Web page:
Guest poem sent in by Mark Cummins
(Poem #1184) In California During the Gulf War
Among the blight-killed eucalypts, among trees and bushes rusted by Christmas frosts, the yards and hillsides exhausted by five years of drought, certain airy white blossoms punctually reappeared, and dense clusters of pale pink, dark pink-- a delicate abundance. They seemed like guests arriving joyfully on the accustomed festival day, unaware of the year's events, not perceiving the sackcloth others were wearing. To some of us, the dejected landscape consorted well with our shame and bitterness. Skies ever-blue, daily sunshine, disgusted us like smile-buttons. Yet the blossoms, clinging to thin branches more lightly than birds alert for flight, lifted the sunken heart even against its will. But not as symbols of hope: they were flimsy as our resistance to the crimes committed --again, again--in our name; and yes, they return, year after year, and yes, they briefly shone with serene joy over against the dark glare of evil days. They are, and their presence is quietness ineffable--and the bombings are, were, no doubt will be; that quiet, that huge cacophany simultaneous. No promise was being accorded, the blossoms were not doves, there was no rainbow. And when it was claimed the war had ended, it had not ended.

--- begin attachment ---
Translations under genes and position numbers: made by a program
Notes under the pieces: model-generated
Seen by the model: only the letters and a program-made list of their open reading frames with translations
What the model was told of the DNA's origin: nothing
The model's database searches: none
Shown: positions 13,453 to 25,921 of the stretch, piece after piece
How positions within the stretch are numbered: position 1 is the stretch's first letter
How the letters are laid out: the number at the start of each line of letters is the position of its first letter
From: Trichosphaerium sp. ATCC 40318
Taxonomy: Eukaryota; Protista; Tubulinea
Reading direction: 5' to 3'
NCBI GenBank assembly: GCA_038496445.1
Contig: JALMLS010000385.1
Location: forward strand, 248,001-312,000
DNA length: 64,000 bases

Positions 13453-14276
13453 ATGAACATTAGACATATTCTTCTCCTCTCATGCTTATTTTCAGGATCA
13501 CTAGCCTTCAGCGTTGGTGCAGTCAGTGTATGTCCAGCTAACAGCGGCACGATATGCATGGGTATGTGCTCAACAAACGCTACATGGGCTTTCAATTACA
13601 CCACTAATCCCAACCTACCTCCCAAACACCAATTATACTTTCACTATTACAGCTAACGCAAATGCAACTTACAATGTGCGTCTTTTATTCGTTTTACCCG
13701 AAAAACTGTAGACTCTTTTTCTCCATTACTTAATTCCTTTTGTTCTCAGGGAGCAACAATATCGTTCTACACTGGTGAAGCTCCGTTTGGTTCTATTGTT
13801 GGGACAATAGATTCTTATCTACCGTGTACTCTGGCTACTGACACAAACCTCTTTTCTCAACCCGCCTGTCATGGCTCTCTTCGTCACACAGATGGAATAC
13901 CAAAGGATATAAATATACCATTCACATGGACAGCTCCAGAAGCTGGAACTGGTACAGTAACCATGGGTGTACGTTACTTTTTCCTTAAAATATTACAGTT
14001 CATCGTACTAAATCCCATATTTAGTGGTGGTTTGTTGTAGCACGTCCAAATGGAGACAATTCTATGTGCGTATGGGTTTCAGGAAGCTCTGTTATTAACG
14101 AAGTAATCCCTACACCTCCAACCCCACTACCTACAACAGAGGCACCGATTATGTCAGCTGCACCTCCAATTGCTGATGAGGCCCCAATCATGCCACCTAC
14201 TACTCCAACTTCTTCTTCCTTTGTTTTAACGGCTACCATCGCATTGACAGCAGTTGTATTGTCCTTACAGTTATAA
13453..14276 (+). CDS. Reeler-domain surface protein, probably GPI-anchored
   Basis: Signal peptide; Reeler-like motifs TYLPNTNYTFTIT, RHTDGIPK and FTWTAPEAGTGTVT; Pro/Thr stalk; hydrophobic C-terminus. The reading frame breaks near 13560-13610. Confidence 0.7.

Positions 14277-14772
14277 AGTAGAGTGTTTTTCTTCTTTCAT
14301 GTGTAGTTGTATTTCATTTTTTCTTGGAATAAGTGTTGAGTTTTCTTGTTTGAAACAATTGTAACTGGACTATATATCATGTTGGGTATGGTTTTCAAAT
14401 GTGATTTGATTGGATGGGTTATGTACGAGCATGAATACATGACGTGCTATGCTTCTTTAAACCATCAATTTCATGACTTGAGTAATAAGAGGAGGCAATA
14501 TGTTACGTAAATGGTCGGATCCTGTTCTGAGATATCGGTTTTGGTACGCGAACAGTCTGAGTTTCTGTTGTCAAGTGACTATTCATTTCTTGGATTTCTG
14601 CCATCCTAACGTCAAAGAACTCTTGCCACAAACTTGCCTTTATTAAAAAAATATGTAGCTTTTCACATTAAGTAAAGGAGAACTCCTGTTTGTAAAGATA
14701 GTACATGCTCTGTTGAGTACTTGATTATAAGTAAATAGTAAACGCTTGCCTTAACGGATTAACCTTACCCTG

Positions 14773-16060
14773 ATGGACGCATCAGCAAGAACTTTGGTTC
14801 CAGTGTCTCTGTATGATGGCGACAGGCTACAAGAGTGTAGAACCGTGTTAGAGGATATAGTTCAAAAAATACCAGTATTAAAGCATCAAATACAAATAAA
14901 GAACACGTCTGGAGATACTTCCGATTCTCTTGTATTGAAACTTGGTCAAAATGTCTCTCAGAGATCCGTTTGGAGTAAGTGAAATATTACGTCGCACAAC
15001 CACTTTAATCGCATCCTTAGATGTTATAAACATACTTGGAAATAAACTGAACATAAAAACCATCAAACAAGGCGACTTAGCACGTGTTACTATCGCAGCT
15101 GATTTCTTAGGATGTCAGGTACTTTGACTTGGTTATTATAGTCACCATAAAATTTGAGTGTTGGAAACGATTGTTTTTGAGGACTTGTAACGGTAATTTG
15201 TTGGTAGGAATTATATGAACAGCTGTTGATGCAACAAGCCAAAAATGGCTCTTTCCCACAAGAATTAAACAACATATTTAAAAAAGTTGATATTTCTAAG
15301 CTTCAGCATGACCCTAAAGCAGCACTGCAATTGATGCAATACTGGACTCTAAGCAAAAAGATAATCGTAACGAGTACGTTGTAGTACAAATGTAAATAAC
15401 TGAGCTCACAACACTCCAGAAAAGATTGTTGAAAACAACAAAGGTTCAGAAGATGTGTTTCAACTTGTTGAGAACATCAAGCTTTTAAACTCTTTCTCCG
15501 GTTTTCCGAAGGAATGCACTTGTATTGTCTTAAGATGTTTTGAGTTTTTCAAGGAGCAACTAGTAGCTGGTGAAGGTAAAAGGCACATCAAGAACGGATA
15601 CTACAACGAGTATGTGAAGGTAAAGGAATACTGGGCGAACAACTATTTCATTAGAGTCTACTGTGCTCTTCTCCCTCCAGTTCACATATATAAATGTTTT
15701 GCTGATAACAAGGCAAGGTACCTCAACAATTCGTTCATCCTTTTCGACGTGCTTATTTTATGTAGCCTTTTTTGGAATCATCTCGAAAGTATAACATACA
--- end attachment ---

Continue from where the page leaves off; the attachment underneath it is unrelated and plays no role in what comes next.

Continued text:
from Evening Train With news all the news at the moment, I was reminded of this poem by Denise Levertov. I first read it as an unseen poem in an exam, and even while I was frantically trying to scribble something about its technical makeup, the poem struck me a wonderfully subtle account of war and protest and how the world carries on in spite of both. In light of all the talk of war with Iraq it is once more very topical. Mark. [Martin adds] I cannot help but compare this (favourably, of course) to Andrew Motion's "Causa Belli" [Poem #1143]. A little subtlety goes a long, long way, especially in poetry. For another great poem along the same lines, see Frost's "Range Finding" [Poem #1036]